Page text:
WITHIN THE OPENLY GAY COMMUNITY AT ATLANTA’S MOREHOUSE COLLEGE, THERE’S A SUBGROUP: GENDER BENDERS WHO ROCK MAKEUP, MARC JACOBS TOTE BAGS, SKY-HIGH HEELS AND BEYONCÉ- STYLE HAIR WEAVES. CAN A MAN OF MOREHOUSE BE GAY? ABSOLUTELY. BUT CAN HE BE A WOMAN? MEET THE PLASTICS.
Diamond Martin Poulin, 20, teetering in strappy sandals with three-inch heels, steps into an eclectic clothing boutique in Little Five Points, a quaint cluster of shops and restaurants two and a half miles outside of downtown Atlanta. “Ooooh,” squeals Diamond. “What about this?” Holding up a white floor-skimming skirt with an eyelet hem, he swoons. The proprietor of the store looks up at Diamond, does a double take, and immediately picks up the cordless phone at the register. “There’s a man in here with heels on!” she whispers loudly into the phone. Diamond raises his eyebrows and continues browsing the racks. He shrugs when asked if the comment bothers him. “Isn’t it true?” he says, chuckling. “There is a man in here with heels on.”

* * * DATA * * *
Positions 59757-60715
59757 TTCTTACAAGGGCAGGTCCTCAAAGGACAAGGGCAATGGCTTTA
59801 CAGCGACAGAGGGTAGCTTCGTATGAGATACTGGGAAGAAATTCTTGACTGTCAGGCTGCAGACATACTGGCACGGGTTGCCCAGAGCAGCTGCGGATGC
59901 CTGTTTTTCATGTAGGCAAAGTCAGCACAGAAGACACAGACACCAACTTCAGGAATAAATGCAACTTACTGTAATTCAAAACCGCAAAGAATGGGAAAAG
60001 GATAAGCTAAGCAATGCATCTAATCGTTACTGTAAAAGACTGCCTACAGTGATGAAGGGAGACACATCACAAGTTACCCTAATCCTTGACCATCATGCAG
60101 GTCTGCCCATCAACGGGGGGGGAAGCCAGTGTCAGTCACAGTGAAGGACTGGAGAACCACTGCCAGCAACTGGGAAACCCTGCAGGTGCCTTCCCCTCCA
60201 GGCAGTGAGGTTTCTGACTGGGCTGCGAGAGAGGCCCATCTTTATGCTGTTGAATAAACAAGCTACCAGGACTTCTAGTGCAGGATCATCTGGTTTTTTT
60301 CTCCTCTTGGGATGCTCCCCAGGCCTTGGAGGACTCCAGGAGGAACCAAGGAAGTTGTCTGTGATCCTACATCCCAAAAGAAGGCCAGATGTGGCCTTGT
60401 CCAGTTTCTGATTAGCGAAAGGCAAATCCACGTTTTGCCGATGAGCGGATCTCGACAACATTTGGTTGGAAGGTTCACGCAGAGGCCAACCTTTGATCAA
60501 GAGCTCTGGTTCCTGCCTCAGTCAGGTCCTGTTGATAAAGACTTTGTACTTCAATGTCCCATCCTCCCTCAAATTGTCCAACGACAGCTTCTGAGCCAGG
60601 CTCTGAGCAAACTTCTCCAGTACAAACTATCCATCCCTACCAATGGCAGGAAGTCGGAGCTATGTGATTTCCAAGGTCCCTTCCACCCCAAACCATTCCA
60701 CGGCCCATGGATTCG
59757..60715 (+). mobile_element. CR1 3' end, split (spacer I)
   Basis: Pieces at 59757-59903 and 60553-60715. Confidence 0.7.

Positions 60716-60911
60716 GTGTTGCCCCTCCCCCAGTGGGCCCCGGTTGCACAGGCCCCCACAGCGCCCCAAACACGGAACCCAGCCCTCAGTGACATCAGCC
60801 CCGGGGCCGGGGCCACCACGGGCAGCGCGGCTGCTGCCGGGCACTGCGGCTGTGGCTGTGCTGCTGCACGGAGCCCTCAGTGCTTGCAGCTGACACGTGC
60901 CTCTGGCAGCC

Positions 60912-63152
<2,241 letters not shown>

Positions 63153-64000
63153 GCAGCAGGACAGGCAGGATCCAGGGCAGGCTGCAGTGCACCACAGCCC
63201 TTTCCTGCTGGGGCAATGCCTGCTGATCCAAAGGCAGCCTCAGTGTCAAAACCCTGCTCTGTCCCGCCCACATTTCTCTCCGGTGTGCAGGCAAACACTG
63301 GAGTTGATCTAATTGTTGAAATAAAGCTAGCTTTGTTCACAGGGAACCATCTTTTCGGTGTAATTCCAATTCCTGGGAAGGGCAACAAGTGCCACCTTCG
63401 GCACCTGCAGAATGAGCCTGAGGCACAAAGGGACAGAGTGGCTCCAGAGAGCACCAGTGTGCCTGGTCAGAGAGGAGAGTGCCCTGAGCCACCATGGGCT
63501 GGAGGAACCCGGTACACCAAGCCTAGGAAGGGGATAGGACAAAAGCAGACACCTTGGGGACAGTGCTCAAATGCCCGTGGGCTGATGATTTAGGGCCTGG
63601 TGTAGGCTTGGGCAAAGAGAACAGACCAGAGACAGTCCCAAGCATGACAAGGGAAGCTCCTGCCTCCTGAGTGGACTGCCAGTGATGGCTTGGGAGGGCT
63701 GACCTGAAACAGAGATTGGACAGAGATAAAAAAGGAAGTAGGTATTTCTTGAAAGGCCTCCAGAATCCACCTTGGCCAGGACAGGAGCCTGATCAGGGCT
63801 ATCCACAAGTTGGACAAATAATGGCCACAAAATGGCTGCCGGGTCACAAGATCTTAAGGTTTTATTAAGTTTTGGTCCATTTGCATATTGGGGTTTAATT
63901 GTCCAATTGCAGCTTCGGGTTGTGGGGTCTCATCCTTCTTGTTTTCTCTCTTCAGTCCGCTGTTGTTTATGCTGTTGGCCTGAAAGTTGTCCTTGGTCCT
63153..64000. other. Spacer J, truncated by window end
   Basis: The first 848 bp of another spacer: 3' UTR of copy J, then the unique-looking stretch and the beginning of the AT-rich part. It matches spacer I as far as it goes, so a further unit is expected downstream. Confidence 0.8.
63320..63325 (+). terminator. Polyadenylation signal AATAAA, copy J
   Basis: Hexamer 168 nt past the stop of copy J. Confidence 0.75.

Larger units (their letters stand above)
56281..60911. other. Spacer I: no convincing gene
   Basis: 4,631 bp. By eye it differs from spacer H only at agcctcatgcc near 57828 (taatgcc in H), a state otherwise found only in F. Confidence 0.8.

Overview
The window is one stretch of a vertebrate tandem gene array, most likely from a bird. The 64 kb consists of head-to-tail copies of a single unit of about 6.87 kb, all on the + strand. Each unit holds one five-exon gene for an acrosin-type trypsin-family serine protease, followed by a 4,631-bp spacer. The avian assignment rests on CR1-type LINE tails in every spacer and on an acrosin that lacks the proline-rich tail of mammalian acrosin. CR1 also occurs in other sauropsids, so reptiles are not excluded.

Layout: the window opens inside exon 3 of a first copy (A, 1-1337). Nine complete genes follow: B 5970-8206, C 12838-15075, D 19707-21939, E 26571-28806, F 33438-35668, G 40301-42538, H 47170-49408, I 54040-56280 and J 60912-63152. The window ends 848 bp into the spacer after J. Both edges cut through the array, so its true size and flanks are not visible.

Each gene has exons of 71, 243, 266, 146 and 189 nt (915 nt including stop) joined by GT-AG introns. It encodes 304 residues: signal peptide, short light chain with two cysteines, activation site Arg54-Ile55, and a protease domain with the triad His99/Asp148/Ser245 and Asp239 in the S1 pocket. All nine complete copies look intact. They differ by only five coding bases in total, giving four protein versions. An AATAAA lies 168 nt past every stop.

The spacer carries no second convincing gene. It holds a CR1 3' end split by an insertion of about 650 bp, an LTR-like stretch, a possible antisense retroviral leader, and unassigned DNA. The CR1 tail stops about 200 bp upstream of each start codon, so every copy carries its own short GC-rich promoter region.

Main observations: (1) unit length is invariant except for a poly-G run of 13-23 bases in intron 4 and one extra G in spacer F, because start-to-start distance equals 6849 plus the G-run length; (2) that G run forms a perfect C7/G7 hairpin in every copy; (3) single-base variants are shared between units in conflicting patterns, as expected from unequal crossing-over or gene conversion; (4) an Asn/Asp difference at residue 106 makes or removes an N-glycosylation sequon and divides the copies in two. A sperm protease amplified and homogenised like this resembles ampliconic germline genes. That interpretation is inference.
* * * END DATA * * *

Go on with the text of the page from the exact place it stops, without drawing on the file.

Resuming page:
Nibbling on sushi later that day, Diamond explains why he left after one year at Morehouse. A bastion for producing leaders in politics, community service and medicine, Morehouse College has long been viewed as the ultimate HBCU for young Black men, who are conferred with the mystique of being “Men of Morehouse.” Established in 1867 in Augusta, Georgia, as the Augusta Institute, the school counts such luminaries as Dr. Martin Luther King, Jr.; Atlanta’s first Black mayor, Maynard H. Jackson, Jr.; financier Reginald E. Davis; School Daze writer/director Spike Lee; the late Keith “Guru” Elam of Gang Starr; and the late Def Jam exec Shakir Stewart among its graduates.